Starfish Space and aerospace giant Intelsat have signed a new satellite servicing agreement that could permanently change the paradigm for satellite operations.

Under the contract, Starfish will use its Otter satellite docking spacecraft to boost the orbit of an operational Intelsat satellite in geostationary orbit (GEO), using its onboard propulsion system to potentially provide several more years of life. The two companies aim to conduct the landmark mission — Starfish’s first commercial Otter mission — in 2026. 

“This is a market that we’re hoping to develop a large scale, and we actually want commercial customers to be adopting and utilizing satellite servicing as part of their normal fleet operations,” Starfish cofounder Trevor Bennett said in a recent interview. 

The mission has two parts: first, the Otter will maneuver to a defunct Intelsat in what’s known as a geostationary “graveyard” orbit, where dead satellites in GEO are laid to rest, the goal being to demonstrate that the Otter is prepared to dock with a spacecraft. Second, it will actually dock with the Intelsat spacecraft that’s near the end of its operational life and boost its orbit using the Otter’s on-board propulsion.

Starfish is hoping this inaugural mission with Intelsat is the beginning of a new market for on-orbit satellite servicing, including both life extension and satellite disposal. At some point in the future, the startup envisions entire fleets of Otter spacecraft on orbit, ready to provide service where and when they are needed. Bennett said Starfish has focused on a few core technologies, like maneuvering capability, robotics and software, to enable the company to start building rapidly and at scale.

No doubt the large satellite operators are also keeping a close eye on the cohort of startups, like Starfish, that are developing tech that could change the game for the economics of their business. Being able to squeeze even a handful of additional years out of a multi-million or even billion-dollar satellite, which was designed to operate for 20 years, could be a big boon for these companies.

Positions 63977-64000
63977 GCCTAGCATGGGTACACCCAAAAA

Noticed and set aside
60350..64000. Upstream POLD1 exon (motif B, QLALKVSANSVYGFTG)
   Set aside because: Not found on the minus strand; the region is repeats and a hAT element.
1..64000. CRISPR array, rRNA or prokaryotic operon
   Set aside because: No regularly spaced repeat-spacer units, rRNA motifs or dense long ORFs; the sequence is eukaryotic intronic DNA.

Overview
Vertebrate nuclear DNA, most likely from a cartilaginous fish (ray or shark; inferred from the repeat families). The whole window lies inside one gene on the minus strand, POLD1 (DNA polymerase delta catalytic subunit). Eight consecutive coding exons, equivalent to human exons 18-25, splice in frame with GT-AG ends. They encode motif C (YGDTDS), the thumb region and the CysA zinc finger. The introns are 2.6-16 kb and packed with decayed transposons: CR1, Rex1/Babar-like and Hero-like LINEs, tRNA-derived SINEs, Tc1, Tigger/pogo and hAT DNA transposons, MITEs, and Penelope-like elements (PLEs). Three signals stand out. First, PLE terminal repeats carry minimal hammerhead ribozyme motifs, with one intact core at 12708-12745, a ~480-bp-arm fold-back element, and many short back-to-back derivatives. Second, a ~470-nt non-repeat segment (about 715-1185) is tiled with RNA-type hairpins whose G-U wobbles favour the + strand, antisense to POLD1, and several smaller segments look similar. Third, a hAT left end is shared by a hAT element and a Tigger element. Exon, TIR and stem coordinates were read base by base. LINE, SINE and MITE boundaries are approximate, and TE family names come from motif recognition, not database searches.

“The flexibility to decide what to do with spacecraft is always on operators’ minds,” Bennett said. “So there is a natural interest in services like ours that can actually enable them to make these dynamic decisions, whether it’s extend an asset for multiple years, relocate it to a new spot, those are the types of services that allow them to be much more agile in the market space.” 

Thus far, Starfish has launched a smaller demonstration version of its Otter servicing vehicle, which the company playfully calls Otter Pup. That first mission came to an end earlier this year, and while the company wasn’t able to attempt to dock with another satellite due to technical issues, it did manage to rendezvous and image with a D-Orbit spacecraft. Starfish will launch another Otter Pup to low Earth orbit in 2025, and a separate Otter slated to execute a $37.5 million Space Force contract also in 2026. 

“The goal is to have this future where satellite interaction in orbit is ubiquitous, it is mundane,” Bennett said. “Right now it’s still very exciting and unique in many cases, but we’re trying to build this habit of, let’s do more complex interaction space and have that be routine.”

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